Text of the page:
A few weeks ago, the Conservationist had a story revealing (Jumpin' Jehosophat!) that most sportsmen lean to the conservative side of the political spectrum. That leaves us with a bit of a conundrum, since there are so few conservative, pro-conservation candidates to vote for. This is a topic that Rob Sisson of ConservAmerica and I have discussed over the past 18 months or so.
Rob is a staunch Republican conservationist, a Michigan native, an outdoorsman and avid elk hunter in the Rocky Mountain West. He is a fighter for what seems like a simple idea: conservation and protection of the environment is not a Republican or Democrat issue. It is an urgent matter of national interest to every citizen, and it always has been and always will be.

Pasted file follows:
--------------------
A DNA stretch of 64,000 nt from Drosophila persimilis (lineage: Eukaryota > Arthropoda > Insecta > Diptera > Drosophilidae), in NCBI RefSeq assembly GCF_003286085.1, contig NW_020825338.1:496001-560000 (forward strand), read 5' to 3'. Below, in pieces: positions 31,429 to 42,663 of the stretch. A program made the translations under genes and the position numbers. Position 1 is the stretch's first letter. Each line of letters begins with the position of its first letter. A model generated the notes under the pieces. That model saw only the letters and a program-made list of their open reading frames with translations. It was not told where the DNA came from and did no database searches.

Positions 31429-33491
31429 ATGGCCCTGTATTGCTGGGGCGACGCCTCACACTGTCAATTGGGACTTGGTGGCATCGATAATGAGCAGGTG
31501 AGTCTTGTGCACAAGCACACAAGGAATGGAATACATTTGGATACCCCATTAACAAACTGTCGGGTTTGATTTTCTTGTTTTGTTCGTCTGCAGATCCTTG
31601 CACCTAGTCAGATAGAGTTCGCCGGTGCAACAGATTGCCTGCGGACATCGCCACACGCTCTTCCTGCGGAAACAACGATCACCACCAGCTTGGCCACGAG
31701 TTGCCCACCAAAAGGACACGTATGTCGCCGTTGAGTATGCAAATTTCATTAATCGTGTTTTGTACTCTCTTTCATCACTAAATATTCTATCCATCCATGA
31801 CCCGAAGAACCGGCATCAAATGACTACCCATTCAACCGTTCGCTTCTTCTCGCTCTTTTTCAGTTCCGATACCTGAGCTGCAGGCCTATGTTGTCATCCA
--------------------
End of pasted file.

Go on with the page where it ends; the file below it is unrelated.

"Make no mistake," Rob says, "We are a Republican organization, and we've tried hard not to link arms with progressive groups even though we share some of the same concerns on conservation issues. Frankly, that is because we think that conservative solutions and ideas are stronger and more lasting than what we've worked with so far."
Although Rob would be more than proud if his Republican Party would become the powerful flag-bearer of conservation, he and I share the belief that American government remains a government of and by the people no matter what party is in charge, and it is up to the people to demand, as the Montana Constitution puts it, "a right to a clean and healthful environment." The people demand. The political leaders lead, or they go home.
To that glorious end, ConservAmerica has entered into the American Eagle Compact, a partnership between them and the Audubon Society, that plans to break the artificially created boundaries regarding conservation that separate right and left, liberal and conservative, sportsmen and non-sportsmen.
I urge readers of the Conservationist to check it out. Here is a link to a recent New York Times interview with Sisson and David Yarnold, CEO of the Audubon Society.